Taking full advantage of the large graphic area of its 16-oz. cans, Griffin Claw’s Brewing Company uses vivacious imagery to convey the brand’s personality and provide a connection for loyal customers from the brewery’s previous incarnation to its current.
“All of our existing designs have been in place prior to us moving from Big Rock Chop House to Griffin Claw Brewing Company,” says brewery spokesperson Scott LePage. “The designs speak to the brewery’s brand personality because they are clean, bright, vibrant, bold and high quality. Yet, each style attracts a different type of beer drinker because the market we are trying to reach depends on the beer.”
Do these package designs support the dual goals of highlighting Griffin Claw’s brand personality and attracting different types of beer drinkers? Package Design readers weigh in.
The Griffin Claw Brewing Company uses a disciplined graphic architecture to let each brew speak its own language, while building a tight family. The material and structure choices are eco-responsible because aluminum cans are lightweight and easy to recycle. The challenge for aspiring brewers is the frat party vibe that many consumers associate with beer in a can. Layering on rich colors, imagery and typography, this brand has ditched the frat house by taking cans into premium territory.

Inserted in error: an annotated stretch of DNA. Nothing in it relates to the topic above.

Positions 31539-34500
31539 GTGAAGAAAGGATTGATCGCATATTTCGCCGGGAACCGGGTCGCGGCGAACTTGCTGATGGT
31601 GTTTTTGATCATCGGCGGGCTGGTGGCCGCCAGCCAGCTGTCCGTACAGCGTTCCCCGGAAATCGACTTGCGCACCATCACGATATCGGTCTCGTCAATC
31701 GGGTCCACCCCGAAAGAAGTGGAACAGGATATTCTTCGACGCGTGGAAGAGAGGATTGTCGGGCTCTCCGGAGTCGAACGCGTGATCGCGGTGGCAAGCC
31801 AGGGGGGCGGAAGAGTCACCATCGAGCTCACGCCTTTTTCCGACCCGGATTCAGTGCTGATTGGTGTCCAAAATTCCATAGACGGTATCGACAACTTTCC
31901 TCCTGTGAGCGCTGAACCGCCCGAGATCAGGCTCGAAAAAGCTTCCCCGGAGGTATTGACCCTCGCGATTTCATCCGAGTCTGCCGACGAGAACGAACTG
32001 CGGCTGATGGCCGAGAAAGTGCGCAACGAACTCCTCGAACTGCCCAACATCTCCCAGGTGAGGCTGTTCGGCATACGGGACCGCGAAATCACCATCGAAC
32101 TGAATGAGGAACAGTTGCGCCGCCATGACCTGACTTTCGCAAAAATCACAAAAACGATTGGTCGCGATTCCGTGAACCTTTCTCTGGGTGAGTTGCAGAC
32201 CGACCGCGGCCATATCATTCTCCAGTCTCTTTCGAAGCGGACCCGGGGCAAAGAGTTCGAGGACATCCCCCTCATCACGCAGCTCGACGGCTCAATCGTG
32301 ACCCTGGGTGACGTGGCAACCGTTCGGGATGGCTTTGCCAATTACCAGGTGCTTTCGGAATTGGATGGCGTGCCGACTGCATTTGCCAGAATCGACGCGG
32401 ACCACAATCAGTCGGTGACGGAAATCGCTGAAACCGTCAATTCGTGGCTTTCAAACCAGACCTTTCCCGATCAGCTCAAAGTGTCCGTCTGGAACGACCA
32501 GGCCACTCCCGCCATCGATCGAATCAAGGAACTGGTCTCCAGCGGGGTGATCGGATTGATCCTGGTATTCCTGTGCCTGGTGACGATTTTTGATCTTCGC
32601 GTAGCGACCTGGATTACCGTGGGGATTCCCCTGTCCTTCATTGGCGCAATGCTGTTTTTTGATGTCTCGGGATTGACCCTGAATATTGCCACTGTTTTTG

Philip Hague, studio director, Webb deVlam
Although the black bands at top and bottom help provide a standard framework, complex illustration, too many fonts and an unappealing color mix undermine the brand consistency of Griffin Claw’s beer cans. Perhaps if all of the illustrations took advantage of the bright colors shown in the El Rojo can, the brand might be more appealing.
Candy Zimmer, owner/designer, Ligature Creative
Bold graphics and the designs and illustrative style changes to fit each flavor of beer are smart tactics to entice new consumers and change it up a bit for the diehard fans. The designs and flavor names play well off the bold brand personality and distinctive Griffin Claw logo.
The logo reminds me of the 1901 Indian motorcycle circle emblem or a 1925 Fiat logo—masculine, daring and free, which fits with their demographic. I also like the larger cans, which offer a bigger canvas for each beer’s imagery and story.
Amy Graver, owner and principal, Elements
The choice of color tone and the decision to maintain the same design layout keeps the unity across designs embellished with different imagery and typography that are customized for each beer’s particular target market. The Grind Line’s imagery is an outlier, though; it has too much empty space.
Mahbub Uddin Ahmed, independent art director and senior design consultant